Preparing for the Next Whammy

Robert Carlsen, Executive Editor Last fall at our editorial advisory board meeting, Susan Tanzman, owner of Martin’s Travel & Tours in West Los Angeles, declared that travel agents have never been hit by so many whammies at one time. She was referring, of course, to Sept. 11, plus more airline pay cut

By: Robert Carlsen, Executive Editor

Last fall at our editorial advisory board meeting, Susan Tanzman, owner of Martin’s Travel & Tours in West Los Angeles, declared that travel agents have never been hit by so many whammies at one time. She was referring, of course, to Sept. 11, plus more airline pay cuts, the dot-com bust, business travel going down the tubes and suppliers going direct. After getting bloodied repeatedly for the past six years by the meatheads at the airlines, most travel agents are resilient as heck, but still, just how refined is your anti-whammy plan?

These thoughts are prompted by the one-year anniversary of the terrorist attacks, when the experiences and losses and all the horror will be smack in our faces once again. You may also think back on what you did to help your clients during the crisis and the subsequent shutdown of the nation’s air transportation system. This should be an opportune time to review your crisis management program. How did you respond one year ago? What did you do to keep your clients? How did you get them to travel again? How much did your business suffer and what did you do about it?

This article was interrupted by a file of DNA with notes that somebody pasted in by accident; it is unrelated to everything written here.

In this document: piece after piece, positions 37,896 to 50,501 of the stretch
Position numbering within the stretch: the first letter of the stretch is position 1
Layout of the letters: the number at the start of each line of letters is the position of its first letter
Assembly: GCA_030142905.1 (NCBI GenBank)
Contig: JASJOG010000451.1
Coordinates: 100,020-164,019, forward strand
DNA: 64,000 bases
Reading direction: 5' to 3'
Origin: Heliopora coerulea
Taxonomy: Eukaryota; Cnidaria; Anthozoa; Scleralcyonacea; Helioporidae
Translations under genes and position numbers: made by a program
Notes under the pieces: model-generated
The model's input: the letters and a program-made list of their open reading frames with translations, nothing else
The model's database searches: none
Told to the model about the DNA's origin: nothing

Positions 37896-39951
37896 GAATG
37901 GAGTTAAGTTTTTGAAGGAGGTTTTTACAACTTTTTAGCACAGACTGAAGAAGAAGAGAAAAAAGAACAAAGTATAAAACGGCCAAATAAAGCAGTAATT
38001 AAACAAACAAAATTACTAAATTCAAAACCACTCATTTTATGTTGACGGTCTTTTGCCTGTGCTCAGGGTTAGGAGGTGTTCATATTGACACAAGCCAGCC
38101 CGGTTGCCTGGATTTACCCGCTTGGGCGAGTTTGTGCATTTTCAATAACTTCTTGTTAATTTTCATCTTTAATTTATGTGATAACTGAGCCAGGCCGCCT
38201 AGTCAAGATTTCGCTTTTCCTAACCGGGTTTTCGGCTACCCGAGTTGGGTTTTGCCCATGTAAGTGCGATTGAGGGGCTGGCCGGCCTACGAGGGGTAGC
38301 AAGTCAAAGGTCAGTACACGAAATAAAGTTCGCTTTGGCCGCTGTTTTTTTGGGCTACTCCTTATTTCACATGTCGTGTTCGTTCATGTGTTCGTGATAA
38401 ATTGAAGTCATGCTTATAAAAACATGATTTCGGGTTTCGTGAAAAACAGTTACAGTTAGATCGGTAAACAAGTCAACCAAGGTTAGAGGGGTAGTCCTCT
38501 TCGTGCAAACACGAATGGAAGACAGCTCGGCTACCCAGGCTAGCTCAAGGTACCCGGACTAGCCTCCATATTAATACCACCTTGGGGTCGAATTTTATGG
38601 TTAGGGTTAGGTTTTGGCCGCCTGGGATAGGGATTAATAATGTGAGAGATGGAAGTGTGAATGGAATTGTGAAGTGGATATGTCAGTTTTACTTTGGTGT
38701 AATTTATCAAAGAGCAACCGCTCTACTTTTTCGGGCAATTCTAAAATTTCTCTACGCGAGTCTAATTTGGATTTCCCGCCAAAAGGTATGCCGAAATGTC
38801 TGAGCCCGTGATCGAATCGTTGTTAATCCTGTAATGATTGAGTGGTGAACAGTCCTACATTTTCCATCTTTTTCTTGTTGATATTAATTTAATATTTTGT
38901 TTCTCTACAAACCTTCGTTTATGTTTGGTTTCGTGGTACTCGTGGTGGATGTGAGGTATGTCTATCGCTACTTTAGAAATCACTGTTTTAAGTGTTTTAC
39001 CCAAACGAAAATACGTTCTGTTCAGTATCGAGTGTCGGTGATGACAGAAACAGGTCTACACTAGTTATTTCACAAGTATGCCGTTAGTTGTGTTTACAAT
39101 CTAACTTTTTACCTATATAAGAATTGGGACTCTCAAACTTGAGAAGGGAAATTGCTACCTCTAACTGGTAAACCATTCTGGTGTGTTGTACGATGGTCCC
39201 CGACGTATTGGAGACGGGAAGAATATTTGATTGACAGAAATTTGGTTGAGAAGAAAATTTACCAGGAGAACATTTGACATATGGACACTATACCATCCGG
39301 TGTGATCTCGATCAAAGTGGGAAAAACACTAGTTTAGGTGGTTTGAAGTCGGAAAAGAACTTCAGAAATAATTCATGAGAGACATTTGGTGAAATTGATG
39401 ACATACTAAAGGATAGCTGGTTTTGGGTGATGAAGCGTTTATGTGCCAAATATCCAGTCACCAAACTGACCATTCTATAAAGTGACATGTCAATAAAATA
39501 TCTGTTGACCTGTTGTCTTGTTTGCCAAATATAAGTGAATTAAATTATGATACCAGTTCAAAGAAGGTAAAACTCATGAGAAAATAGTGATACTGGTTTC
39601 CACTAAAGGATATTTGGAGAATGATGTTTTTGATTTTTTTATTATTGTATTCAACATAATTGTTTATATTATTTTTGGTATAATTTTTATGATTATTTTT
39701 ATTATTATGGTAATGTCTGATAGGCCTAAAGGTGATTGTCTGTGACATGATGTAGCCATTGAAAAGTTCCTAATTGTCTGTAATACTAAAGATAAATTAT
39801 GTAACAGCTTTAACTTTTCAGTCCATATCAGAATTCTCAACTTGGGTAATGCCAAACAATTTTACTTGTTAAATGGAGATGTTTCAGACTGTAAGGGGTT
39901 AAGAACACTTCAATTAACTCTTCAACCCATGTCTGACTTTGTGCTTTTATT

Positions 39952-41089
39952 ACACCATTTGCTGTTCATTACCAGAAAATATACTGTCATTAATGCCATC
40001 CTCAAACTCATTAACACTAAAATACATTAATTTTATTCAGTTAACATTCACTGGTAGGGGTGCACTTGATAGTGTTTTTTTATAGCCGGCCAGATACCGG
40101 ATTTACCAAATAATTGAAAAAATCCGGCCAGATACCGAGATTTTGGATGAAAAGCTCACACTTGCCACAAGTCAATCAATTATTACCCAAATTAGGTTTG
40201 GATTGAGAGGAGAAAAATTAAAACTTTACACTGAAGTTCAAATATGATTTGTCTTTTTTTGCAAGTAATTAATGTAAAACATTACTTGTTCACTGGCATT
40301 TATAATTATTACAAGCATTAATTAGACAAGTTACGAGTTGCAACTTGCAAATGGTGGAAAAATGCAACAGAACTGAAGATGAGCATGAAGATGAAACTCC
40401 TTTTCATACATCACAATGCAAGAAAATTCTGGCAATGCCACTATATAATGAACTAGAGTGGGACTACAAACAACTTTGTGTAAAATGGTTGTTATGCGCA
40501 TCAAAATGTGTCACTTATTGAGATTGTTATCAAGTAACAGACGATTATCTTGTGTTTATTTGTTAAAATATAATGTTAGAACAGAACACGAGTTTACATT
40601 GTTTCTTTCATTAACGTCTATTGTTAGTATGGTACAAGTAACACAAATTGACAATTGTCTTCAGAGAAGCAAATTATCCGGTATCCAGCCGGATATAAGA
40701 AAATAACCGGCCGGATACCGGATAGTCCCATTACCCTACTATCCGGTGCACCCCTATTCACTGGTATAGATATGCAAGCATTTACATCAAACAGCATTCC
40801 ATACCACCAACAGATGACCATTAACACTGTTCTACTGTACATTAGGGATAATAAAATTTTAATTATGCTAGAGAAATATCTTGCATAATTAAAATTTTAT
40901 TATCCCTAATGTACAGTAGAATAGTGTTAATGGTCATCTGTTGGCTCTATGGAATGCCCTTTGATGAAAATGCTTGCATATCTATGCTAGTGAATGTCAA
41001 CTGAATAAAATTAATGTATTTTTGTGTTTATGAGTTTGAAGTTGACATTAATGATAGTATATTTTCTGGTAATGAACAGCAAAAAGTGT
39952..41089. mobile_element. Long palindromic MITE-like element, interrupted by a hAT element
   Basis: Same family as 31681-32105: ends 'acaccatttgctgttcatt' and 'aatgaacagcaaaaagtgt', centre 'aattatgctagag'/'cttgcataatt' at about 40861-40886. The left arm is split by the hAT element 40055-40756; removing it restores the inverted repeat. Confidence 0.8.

Why revisit these concerns? Because another whammy is looming.

Chris Dikmen of the Professional Internet Travel Alliance recently wrote a column for the PITAVision newsletter called “Are You Prepared For War?” In it, he tells agents to prepare for an invasion of Iraq, because it looks imminent. I don’t want to get into my political position on this action, but the responses of your clients by not traveling during a prolonged conflict in the Arab world would be a mighty big whammy on your business indeed. The world is unstable enough as it is. Travel to certain international destinations has almost completely dried up, thanks to the ongoing terror threat. Think Israel, for example.

Dikmen suggests that for agents to survive the potential loss of business during this period of “irrational fear” is to leverage the fear to their advantage. For example, international travel prices will drop significantly, so suggest that clients buy now. Or use the downtime to upgrade your Web site and clean up your database. Plan, organize, remember.

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